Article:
Like most churches, our church does groups. We call them community groups. We believe the most beautiful place to be broken and to mend, tell and be told the truth, and show and be shown compassion is in a community group. Our vision for community groups is “making friends about Jesus.”

Making Friends

The basis of community is found in the very nature of God, who created us in his image and said it is not good for man to be alone. We have a God-given need community. We embrace this need as believers and adopt a missionary posture. This is the “making” part.

Mission doesn’t happen by accident. If you are a Christian, the question is not, “Are you a missionary?” The question is, “Are you a good or bad missionary?” Since people inherently seek community, a good missionary will offer his church as a viable option for finding new friends. This brings us to the next word: friends.

Friends know and trust one another. Friends confide in one another and help one another. Becoming friends is at the core of our discipleship process. It’s hard to disciple someone if you don’t know them. The more we trust one another, the more we know one another. The more we know someone, the better we can disciple them.

About Jesus

What is your group “about”? We strive to be about Jesus. We want the people in our community groups to function like a family. (Even better than family in many instances!) Being part of a community group means you want others to point you toward Jesus. Joining a group says, “I don’t do as well by myself.” Being in community says, “I need you to help me be more like Jesus, and I will help you do the same.”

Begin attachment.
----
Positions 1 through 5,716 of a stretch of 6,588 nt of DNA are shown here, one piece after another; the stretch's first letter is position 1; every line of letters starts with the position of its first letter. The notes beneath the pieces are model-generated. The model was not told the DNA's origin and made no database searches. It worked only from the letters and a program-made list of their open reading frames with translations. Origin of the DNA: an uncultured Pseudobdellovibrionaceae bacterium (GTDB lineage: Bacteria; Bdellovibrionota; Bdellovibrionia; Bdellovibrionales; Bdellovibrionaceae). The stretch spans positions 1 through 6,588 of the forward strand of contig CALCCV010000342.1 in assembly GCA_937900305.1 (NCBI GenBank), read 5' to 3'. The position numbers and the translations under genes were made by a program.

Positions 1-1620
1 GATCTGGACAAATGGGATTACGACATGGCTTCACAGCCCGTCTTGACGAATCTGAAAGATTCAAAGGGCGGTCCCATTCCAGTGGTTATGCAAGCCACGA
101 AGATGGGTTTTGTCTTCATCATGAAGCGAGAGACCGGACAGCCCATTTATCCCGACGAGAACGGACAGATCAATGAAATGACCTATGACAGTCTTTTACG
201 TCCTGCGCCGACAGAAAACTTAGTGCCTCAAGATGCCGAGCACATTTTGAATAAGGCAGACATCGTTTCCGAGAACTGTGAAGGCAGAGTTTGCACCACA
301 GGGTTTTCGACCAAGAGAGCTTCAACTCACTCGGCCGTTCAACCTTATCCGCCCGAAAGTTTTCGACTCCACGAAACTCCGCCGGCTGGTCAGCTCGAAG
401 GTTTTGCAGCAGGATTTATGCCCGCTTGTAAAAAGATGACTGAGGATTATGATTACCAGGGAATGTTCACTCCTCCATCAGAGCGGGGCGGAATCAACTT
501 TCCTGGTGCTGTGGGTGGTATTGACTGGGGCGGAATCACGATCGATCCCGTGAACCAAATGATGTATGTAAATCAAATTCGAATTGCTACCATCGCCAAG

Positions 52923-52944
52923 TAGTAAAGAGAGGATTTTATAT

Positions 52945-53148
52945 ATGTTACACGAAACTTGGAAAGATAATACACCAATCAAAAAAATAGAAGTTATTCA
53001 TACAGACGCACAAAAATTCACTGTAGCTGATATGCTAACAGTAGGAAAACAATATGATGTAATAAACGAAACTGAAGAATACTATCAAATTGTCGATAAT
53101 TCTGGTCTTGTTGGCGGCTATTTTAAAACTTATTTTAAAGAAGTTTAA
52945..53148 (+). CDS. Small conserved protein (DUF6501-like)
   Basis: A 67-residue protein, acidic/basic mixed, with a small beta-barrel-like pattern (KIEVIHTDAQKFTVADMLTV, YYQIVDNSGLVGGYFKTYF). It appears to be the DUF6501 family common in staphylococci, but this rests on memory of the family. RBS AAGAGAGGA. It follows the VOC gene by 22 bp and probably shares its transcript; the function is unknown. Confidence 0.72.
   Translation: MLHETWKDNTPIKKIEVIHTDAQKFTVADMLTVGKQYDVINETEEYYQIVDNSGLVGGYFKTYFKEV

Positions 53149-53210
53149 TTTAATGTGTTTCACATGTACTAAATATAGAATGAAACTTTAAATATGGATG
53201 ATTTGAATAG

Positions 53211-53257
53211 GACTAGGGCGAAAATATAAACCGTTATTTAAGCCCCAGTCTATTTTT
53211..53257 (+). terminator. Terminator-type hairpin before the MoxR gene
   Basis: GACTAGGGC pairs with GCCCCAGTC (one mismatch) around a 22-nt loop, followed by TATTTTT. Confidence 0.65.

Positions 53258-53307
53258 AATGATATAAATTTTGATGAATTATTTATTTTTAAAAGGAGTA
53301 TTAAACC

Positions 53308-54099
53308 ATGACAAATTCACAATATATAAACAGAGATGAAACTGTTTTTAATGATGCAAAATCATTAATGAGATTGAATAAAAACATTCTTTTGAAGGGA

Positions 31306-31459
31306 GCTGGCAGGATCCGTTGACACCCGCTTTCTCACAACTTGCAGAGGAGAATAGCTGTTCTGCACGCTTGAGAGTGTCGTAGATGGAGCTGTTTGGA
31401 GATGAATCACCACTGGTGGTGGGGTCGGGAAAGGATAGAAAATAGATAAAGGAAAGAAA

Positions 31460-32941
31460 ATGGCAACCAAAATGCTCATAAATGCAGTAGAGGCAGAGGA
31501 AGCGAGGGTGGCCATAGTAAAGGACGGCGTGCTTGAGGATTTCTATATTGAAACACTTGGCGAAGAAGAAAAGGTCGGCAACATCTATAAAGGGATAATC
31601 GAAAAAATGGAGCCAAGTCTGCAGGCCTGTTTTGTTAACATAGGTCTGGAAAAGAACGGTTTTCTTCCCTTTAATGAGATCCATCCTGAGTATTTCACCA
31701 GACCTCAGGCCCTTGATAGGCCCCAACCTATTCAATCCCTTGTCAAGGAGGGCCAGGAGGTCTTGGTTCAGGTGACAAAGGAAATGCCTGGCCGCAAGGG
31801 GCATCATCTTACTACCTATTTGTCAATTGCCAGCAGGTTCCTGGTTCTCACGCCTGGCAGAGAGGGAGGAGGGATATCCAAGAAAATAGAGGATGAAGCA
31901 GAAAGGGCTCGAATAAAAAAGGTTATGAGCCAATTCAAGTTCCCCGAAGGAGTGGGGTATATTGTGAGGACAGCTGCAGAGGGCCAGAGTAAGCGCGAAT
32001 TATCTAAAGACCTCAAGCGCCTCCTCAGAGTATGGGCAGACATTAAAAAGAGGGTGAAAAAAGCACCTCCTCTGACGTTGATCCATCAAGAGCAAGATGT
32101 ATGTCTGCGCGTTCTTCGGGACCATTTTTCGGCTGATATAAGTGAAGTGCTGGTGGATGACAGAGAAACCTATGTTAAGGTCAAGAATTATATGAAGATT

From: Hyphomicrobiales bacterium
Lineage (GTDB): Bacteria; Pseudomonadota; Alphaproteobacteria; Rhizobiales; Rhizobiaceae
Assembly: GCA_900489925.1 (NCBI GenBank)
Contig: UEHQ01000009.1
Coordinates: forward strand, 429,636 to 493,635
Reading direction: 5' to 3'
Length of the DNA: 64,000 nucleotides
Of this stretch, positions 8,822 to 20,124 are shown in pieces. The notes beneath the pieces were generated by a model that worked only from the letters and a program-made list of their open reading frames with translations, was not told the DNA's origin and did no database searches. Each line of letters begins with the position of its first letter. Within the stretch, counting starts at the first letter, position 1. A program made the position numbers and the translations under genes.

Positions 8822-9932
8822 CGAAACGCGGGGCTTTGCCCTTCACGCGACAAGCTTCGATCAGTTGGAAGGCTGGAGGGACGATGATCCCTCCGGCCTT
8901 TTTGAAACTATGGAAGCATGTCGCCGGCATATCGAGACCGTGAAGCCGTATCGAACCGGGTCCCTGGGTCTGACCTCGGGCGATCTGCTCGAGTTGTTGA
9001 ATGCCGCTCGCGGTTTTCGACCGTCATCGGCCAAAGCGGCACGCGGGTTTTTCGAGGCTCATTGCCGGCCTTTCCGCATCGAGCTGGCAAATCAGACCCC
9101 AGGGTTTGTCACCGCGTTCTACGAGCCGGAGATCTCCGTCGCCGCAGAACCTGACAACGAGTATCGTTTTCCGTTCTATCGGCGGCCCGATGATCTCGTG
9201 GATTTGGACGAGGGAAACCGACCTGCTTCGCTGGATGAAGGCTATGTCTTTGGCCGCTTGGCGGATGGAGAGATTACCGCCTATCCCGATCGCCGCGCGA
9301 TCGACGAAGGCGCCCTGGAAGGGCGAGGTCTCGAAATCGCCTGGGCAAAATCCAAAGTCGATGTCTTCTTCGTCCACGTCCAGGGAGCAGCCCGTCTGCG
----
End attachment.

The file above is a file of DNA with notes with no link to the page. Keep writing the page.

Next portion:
The purpose of our groups is not comfort. Indeed, some of the most uncomfortable conversations happen during, after, or because of our groups. In his discipling of others, Jesus sometimes made things awkward and uncomfortable. His mission demanded it. It still demands it. Press into it the awkwardness. Ask hard questions. Don’t be afraid of the tears. His mission and our friends are worth it.

Getting Ready

We realize community groups with this level of personal interaction and involvement takes a different kind of preparation. It’s more than preparing a lesson to teach; our leaders need to stay on point at all times. Here are some questions we ask our group leaders so that making friends about Jesus remains the main thing for our community groups:

Are you making friends?

  • Who is new?
  • How long have they been there?
  • How did they get there?
  • Are you around one another outside of regular group nights and worship gatherings? How often?
  • How would you describe the trust level in your group?
  • What has effectively built trust in your group?

Are you about Jesus?

  • How well are you pointing each other to Jesus?
  • How often do you have hard conversations?
  • Who, as a group, are you praying Jesus saves?

What are the groups in your church “about,” and how do you keep your leaders tracking with that purpose?

This post was originally published on the LifeWay Pastors Blog.

Cody Deevers

Cody Deevers

Cody Deevers is the pastor of Valley Life | Arrowhead. He is a regular writer for LifeWay Pastors.